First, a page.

Feeds

Stealth plan puts copy protection into every hard drive

And buggers backups, imaging and RAID

  • alert
  • submit to reddit

Combat fraud and increase customer satisfaction

Exclusive Hastening a rapid demise for the free copying of digital media, the next generation of hard disks is likely to come with copyright protection countermeasures built in.

Technical committees of NCTIS, the ANSI-blessed standards body, have been discussing the incorporation of content protection currently used for removable media into industry-standard ATA drives, using proprietary technology originating from the 4C Entity. They're the people who brought you CSS2: IBM, Toshiba Intel and Matsushita.

The scheme envisaged brands each drive with a unique identifier at manufacturing time.

The proposals are already at an advanced stage: three drafts have already been discussed for incorporating CPRM (Content Protection for Recordable Media) into the ATA specification by the NCTIS T.13 committee. The committee next meets in February. If, as expected, the CPRM extensions become part of the ATA specification, copyright protection will be in every industry-standard hard disk by next summer, according to IBM.

However, what's likely to create a firestorm of industry protest is that the proposed mechanism introduces problems to moving data between compliant and non-compliant hard drives. Modifications to existing backup programs, imaging software, RAID arrays and logical volume managers will be required to cope with the new drives, The Register has discovered.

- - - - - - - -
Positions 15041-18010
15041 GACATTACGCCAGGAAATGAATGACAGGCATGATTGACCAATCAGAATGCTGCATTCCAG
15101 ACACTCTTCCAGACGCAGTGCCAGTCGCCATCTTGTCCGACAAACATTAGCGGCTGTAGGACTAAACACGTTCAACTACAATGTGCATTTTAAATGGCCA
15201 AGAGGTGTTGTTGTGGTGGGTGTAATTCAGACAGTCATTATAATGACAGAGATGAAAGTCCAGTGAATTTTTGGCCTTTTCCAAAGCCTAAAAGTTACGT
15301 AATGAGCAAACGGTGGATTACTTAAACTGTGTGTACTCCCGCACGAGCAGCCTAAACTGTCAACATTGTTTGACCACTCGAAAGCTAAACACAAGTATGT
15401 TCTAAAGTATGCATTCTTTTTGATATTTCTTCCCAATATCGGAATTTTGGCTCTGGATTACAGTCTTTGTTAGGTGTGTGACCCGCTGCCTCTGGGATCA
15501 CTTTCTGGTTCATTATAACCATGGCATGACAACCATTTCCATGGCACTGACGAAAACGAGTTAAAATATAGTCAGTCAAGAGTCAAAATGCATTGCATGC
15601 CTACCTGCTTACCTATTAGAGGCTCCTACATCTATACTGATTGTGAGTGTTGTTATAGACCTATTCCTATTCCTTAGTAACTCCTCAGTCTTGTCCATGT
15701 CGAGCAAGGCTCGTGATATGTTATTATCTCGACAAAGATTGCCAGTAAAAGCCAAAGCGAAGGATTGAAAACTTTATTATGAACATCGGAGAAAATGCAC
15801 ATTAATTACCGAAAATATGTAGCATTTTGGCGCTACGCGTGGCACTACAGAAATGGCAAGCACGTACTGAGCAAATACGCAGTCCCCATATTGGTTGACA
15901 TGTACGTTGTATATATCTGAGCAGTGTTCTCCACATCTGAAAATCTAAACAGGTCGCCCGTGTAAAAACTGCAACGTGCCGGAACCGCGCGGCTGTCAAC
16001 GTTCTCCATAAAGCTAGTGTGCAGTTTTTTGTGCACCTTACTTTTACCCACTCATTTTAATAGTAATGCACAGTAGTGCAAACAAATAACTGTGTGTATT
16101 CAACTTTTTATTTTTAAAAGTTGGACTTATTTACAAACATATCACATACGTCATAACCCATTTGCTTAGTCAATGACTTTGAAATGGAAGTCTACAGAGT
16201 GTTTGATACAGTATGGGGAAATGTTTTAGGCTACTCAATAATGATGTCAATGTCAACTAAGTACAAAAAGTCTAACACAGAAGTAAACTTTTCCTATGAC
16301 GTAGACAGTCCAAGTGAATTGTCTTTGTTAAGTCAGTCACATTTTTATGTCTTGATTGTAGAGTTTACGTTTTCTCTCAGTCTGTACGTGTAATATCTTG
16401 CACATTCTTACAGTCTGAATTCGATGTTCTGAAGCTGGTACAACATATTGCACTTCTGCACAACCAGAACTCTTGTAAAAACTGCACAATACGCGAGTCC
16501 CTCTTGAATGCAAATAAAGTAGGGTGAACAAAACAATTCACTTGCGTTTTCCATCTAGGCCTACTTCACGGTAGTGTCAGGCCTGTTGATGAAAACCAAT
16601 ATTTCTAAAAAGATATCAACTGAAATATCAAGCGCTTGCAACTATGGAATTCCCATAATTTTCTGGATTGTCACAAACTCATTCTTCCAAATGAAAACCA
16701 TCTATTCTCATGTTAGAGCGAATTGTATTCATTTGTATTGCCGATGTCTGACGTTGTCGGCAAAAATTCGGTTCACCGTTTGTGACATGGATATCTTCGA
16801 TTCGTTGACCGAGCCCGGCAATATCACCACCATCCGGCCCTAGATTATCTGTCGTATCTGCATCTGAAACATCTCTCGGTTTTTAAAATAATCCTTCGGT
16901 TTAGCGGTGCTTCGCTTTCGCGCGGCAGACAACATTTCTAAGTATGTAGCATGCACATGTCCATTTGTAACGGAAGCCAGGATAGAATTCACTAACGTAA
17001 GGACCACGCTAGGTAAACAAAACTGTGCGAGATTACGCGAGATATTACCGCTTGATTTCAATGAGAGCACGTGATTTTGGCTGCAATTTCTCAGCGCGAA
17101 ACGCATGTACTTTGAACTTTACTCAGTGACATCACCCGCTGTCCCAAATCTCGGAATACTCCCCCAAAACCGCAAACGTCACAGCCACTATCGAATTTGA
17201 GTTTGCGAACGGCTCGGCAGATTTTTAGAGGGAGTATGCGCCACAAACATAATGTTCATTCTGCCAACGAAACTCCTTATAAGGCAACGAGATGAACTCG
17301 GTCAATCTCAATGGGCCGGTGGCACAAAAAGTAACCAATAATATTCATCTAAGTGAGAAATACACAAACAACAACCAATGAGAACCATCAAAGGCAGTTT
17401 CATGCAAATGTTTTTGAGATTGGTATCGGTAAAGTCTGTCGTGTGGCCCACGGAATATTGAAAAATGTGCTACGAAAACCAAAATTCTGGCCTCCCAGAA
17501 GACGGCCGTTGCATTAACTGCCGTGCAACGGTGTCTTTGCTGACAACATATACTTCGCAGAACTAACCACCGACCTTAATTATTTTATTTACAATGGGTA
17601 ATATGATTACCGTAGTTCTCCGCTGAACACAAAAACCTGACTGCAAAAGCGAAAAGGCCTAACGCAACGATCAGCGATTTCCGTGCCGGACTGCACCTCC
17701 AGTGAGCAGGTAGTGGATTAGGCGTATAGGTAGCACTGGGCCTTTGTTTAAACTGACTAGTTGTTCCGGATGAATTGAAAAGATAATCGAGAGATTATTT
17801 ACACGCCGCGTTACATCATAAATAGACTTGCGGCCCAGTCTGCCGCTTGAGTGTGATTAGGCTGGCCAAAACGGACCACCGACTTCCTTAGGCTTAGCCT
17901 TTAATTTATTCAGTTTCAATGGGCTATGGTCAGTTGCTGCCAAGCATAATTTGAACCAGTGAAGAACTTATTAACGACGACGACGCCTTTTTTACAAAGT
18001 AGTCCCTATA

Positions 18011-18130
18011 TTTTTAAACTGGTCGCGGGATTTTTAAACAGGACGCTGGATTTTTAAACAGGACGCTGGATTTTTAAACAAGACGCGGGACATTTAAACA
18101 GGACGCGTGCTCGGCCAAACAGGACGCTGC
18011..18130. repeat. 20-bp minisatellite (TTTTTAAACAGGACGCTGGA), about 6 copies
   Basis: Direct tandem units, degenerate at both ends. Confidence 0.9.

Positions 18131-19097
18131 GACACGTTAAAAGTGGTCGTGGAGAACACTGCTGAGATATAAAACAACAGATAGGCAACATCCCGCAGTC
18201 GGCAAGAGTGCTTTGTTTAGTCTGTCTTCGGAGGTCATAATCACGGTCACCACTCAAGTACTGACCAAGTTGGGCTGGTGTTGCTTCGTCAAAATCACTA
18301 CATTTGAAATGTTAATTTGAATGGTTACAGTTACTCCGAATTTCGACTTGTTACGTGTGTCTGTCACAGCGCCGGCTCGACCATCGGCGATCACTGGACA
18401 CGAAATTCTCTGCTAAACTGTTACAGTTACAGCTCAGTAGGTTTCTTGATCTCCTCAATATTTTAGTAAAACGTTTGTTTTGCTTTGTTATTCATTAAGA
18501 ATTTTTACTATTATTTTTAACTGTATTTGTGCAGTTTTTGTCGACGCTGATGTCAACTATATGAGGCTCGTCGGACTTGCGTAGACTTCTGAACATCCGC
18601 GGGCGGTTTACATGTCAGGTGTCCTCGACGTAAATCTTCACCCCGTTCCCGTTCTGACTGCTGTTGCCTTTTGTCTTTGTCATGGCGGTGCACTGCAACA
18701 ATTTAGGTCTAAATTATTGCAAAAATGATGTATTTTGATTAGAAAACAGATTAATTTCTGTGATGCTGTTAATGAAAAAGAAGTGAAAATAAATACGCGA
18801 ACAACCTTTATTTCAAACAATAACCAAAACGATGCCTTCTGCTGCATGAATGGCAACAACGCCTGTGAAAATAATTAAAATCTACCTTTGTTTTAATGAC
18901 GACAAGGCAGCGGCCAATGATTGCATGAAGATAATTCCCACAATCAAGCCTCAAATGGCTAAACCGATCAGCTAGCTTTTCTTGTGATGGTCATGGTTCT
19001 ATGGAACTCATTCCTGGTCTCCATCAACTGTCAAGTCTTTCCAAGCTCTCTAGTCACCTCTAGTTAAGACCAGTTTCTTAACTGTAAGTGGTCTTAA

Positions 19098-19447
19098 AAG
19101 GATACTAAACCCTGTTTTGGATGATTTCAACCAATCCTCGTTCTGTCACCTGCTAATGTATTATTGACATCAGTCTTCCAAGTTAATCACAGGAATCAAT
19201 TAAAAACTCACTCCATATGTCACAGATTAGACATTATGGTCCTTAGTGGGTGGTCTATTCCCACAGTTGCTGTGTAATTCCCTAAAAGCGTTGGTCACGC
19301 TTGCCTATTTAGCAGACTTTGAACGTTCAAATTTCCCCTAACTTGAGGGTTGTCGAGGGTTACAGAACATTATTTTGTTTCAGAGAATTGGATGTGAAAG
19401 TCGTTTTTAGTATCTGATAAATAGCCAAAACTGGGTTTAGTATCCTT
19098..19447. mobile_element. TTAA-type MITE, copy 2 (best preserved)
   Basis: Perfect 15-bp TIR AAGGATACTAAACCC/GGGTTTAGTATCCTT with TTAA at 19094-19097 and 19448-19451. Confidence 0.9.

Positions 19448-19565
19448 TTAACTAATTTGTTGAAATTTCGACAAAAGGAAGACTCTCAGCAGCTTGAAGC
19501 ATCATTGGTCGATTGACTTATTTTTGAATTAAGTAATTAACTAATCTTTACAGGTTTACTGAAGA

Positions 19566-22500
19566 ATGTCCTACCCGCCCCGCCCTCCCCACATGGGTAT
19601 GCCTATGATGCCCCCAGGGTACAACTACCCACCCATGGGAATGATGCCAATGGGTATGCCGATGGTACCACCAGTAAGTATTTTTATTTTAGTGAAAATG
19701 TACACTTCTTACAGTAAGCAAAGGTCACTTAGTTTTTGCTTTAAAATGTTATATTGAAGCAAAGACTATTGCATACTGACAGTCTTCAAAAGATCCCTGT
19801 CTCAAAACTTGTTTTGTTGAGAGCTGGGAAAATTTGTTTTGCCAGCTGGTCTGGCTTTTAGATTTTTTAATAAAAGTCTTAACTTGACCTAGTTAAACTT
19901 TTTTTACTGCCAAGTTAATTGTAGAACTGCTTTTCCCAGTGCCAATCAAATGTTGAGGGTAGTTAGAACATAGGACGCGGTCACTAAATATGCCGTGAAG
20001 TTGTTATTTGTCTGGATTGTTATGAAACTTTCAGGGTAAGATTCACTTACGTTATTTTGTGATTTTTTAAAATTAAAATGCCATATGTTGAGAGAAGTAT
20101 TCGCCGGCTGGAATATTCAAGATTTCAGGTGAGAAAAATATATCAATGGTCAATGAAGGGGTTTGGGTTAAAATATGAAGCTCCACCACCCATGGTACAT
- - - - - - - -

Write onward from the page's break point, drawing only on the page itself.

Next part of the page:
The ramifications are enormous. Although the benefit to producers is great - bringing the holy grail of secure content one step closer - the costs to consumers will be significant. For example, corporate IT departments will be unable to mix compliant and non-compliant ATA drives as they try to enforce uniform back up policies, we've discovered. Restoring personal backups to a different physical drive - a common enough occurrence when a disk has failed - will require authentication with a central server. Imaging software used by OEMs and large corporates to distribute one-to-many disk images will also need to be modified.

And the move casts a shadow over some of the hottest emerging business models: the network attached storage industry, which relies on virtualising media pools, the digital video recorder market currently led by TiVo and Replay, and the nascent peer-to-peer model all face technical disruption.

How it works

Today, CPRM is implemented on DVD and removable SD disks. But the SCSI and ATA/ATAPI proposals incorporate an extension of the scheme to allow the encryption to be used on hard drives, in addition to removable drives and ATAPI devices such as CD-ROMs and DVD drives.